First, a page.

10. For music:

What’s a rich world without a rich soundtrack? Head on over to 8TRACKS or another internet radio of your choice and check out the fantasy, writing, and soundtrack tags. Sometimes, the right mood music can get you in the right frame of mind for making up cultures.

Be sure to check out my personal music suggestions on Music Mondays!


Ah, there’s nothing like a hearty plate of well-done worldbuilding.

Good luck, and happy writing! 🙂

© 2016 Stellular Scribe

Music Mondays: Writing Playlists Part VII

Writing a novel is like driving a car at night. You can only see as far as your headlights, but you can make the whole trip that way.

E. L. Doctorow

I’m sorry to say that I haven’t read much of Doctorow’s work, though for some reason, this quote has always stuck with me. Writing, in a lot of ways, is like feeling around blindly in the dark, where you can’t see any further than your fingertips. You’ll get to your destination eventually, but it’s ok to not know everything that’s going on around you all the time. It’s ok to just let your writing take you for a midnight drive.

In the spirit of traversing the foreboding and empty highways of writing, here are four knock-out instrumental playlists. Who knows? Maybe one of them will serve as your next road trip mix!

First up is an old on-the-go favorite of wanderers, vagabonds, and weary drifters from all walks of life. This Celtic-inspired fantasy mix will take you from snow-capped mountains of Middle Earth to merry taverns of back alleyways.

Ah, so you’re not the ‘walking’ type. Prefer stretching your sea legs to staying land bound? If so, then lend an ear to this playlist: it’s got still skies, restless shanties, boiling hurricanes, and enough sea salt to season your spirit for a lifetime.

Perhaps physical transportation just doesn’t entice your immortal tastebuds. I mean, who has time for ships and horses and, heaven forbid, legs? Whether you’re feeling like you can control the fates of the night sky or are just craving a bit of all-powerful omniscience, then this instrumental mix is perfect for you.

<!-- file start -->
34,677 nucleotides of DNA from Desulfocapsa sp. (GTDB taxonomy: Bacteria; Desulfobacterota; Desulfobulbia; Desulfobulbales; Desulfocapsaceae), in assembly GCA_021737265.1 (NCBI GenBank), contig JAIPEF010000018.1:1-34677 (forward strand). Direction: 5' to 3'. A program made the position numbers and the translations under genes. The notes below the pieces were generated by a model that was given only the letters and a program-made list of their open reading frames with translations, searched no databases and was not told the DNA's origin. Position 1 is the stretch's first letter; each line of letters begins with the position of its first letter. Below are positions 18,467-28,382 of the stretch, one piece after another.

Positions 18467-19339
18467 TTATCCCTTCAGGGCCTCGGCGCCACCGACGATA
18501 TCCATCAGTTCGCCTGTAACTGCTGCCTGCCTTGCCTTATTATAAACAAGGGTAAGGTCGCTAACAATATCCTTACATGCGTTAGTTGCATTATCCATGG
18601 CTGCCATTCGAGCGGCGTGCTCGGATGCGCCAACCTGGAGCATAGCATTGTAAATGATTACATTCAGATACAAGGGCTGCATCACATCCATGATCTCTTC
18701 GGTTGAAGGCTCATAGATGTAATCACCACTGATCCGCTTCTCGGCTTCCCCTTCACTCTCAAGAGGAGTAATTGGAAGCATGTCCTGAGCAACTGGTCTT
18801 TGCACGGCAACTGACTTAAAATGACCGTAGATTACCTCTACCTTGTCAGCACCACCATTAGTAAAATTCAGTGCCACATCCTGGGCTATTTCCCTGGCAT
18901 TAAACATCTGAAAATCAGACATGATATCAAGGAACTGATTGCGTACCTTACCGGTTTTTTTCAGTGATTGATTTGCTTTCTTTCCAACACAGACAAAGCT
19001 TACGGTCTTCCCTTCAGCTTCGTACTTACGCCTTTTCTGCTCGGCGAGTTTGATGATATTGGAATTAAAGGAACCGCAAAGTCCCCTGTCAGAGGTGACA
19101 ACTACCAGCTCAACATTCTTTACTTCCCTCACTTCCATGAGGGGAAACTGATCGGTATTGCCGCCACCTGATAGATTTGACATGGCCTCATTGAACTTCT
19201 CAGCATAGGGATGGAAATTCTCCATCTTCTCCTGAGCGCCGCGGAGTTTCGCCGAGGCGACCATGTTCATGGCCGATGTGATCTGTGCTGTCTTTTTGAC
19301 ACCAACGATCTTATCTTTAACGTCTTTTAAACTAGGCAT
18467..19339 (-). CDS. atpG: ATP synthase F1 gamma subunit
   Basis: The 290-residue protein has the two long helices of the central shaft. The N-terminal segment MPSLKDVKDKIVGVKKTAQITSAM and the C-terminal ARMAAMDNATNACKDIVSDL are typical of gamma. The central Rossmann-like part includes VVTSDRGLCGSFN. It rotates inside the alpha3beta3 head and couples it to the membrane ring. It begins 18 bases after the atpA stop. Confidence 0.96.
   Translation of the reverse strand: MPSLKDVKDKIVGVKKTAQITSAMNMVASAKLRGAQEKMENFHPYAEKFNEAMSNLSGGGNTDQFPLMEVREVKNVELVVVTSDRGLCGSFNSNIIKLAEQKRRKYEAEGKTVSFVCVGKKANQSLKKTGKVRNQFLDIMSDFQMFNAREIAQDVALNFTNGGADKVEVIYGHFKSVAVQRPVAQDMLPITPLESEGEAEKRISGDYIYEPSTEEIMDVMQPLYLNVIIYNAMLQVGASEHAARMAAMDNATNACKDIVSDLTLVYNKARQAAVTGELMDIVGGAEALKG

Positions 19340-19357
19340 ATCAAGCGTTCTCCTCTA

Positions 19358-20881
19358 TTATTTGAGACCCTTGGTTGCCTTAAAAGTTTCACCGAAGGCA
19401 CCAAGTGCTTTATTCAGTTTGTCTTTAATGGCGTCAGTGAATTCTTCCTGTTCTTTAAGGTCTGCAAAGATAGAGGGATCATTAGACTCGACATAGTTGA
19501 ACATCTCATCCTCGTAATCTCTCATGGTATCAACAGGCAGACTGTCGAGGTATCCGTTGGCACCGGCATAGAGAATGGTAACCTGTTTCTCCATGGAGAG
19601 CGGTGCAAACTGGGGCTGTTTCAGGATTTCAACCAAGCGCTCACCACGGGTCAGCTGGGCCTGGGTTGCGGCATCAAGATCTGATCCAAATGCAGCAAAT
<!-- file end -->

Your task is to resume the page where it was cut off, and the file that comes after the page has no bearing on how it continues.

Now, for a change in pace! Gosh darn it, you are on a freakin’ roll with your writing. You are winding down those narrow, single lane streets in the dead of night, unafraid and confident behind the wheel. Here’s the perfect soundtrack to that rush — a compilation of high-energy, head-banging pieces with an instrumental twist!

Happy writing! 🙂

The Lotus-Eaters

Lotus-eatersIn sleep
there are no mysteries
that dash and dim the glass of dreams.

In sleep
there are just reveries
that unwind the truth for what it seems.

Come sleep,
and drink sweet lethargy.
Come sleep,
and taste our apathy.

This lotus smells of yesterday.
(A portside sigh, fare her goodbye).
Wake up, you are a castaway!
(Tastes of bliss, don’t forget her kiss).
Bodies on the beach recline
(What was before? Are we ashore?),
drunk off the gods’ own wine
(No need to know; you need to slow).
Wake! To Ithaca we sail in force!
(Islanders pry, ‘lie under sky’).
North winds: blown us from our course!
(Fruit they bear, soft sleep ensnares).
Get up, you reek of lotus flower.
(There’s no return, the berry burns).
Get up, this is your final hour.
(Roused too early, weep bitterly).

Come sleep,
and drink sweet lethargy.
Come sleep,
and taste our apathy.

In sleep
there are no mysteries
that dash and dim the glass of dreams.

In sleep
there are just reveries
that unwind the truth for what it seems.

© 2016 Stellular Scribe